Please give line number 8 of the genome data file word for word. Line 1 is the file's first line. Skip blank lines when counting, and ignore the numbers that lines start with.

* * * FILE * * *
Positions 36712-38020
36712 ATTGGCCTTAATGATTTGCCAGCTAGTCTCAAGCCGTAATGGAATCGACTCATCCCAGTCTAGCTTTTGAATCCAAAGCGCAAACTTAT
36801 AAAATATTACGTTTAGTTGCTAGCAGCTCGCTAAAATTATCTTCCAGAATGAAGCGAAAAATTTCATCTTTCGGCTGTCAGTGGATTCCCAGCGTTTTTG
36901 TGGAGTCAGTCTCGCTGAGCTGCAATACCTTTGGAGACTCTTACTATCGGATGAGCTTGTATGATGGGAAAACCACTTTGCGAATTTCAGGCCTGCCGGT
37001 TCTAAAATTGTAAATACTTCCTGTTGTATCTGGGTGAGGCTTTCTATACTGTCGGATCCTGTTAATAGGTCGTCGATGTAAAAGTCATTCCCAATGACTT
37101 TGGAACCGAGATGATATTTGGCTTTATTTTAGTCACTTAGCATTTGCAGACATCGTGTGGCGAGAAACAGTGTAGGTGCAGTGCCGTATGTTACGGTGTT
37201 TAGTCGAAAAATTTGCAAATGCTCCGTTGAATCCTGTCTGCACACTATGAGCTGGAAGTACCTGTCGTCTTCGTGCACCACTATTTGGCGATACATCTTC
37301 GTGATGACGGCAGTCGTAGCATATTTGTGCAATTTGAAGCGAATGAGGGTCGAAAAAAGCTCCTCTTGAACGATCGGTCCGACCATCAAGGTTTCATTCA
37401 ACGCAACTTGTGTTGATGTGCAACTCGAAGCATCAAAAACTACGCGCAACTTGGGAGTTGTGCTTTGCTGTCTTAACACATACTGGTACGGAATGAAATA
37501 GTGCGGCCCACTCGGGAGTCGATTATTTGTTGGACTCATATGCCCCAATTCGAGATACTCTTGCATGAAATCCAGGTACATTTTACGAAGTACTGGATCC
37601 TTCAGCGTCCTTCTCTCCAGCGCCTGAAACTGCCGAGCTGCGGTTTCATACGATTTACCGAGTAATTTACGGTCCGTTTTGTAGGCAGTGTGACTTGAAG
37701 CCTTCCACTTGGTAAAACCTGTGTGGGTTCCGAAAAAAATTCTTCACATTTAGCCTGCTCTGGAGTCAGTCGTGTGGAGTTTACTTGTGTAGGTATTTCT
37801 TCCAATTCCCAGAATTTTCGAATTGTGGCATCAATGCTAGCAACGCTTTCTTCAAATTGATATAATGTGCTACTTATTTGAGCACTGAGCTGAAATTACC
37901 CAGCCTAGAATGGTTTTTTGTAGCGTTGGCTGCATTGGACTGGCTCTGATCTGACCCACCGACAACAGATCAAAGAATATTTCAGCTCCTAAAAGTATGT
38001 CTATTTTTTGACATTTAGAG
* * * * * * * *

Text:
37301 GTGATGACGGCAGTCGTAGCATATTTGTGCAATTTGAAGCGAATGAGGGTCGAAAAAAGCTCCTCTTGAACGATCGGTCCGACCATCAAGGTTTCATTCA